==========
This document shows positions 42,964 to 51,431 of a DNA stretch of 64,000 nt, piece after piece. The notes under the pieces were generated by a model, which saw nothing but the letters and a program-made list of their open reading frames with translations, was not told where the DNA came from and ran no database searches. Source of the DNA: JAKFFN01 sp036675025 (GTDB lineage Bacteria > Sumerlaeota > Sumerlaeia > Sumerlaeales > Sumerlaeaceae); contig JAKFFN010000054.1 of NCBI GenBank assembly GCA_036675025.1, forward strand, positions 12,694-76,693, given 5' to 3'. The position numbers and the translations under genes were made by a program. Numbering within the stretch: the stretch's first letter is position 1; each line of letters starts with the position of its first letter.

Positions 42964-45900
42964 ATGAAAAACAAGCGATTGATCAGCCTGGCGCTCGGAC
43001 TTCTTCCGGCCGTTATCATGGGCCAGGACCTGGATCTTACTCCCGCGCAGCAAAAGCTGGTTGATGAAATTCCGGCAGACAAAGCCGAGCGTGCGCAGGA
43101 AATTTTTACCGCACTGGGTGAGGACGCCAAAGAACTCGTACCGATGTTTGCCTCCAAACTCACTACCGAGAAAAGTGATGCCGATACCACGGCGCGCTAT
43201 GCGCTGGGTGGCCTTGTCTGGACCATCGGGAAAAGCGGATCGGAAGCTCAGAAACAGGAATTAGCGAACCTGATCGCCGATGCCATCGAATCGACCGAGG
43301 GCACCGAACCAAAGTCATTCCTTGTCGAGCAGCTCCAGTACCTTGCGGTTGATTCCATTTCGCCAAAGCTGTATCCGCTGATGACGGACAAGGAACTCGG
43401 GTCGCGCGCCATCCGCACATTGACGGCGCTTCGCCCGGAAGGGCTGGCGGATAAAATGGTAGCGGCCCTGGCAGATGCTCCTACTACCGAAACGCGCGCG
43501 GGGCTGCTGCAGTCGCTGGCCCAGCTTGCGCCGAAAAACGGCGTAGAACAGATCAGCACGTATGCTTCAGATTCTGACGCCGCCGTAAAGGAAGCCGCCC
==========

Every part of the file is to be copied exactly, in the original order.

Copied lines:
This document shows positions 42,964 to 51,431 of a DNA stretch of 64,000 nt, piece after piece. The notes under the pieces were generated by a model, which saw nothing but the letters and a program-made list of their open reading frames with translations, was not told where the DNA came from and ran no database searches. Source of the DNA: JAKFFN01 sp036675025 (GTDB lineage Bacteria > Sumerlaeota > Sumerlaeia > Sumerlaeales > Sumerlaeaceae); contig JAKFFN010000054.1 of NCBI GenBank assembly GCA_036675025.1, forward strand, positions 12,694-76,693, given 5' to 3'. The position numbers and the translations under genes were made by a program. Numbering within the stretch: the stretch's first letter is position 1; each line of letters starts with the position of its first letter.

Positions 42964-45900
42964 ATGAAAAACAAGCGATTGATCAGCCTGGCGCTCGGAC
43001 TTCTTCCGGCCGTTATCATGGGCCAGGACCTGGATCTTACTCCCGCGCAGCAAAAGCTGGTTGATGAAATTCCGGCAGACAAAGCCGAGCGTGCGCAGGA
43101 AATTTTTACCGCACTGGGTGAGGACGCCAAAGAACTCGTACCGATGTTTGCCTCCAAACTCACTACCGAGAAAAGTGATGCCGATACCACGGCGCGCTAT
43201 GCGCTGGGTGGCCTTGTCTGGACCATCGGGAAAAGCGGATCGGAAGCTCAGAAACAGGAATTAGCGAACCTGATCGCCGATGCCATCGAATCGACCGAGG
43301 GCACCGAACCAAAGTCATTCCTTGTCGAGCAGCTCCAGTACCTTGCGGTTGATTCCATTTCGCCAAAGCTGTATCCGCTGATGACGGACAAGGAACTCGG
43401 GTCGCGCGCCATCCGCACATTGACGGCGCTTCGCCCGGAAGGGCTGGCGGATAAAATGGTAGCGGCCCTGGCAGATGCTCCTACTACCGAAACGCGCGCG
43501 GGGCTGCTGCAGTCGCTGGCCCAGCTTGCGCCGAAAAACGGCGTAGAACAGATCAGCACGTATGCTTCAGATTCTGACGCCGCCGTAAAGGAAGCCGCCC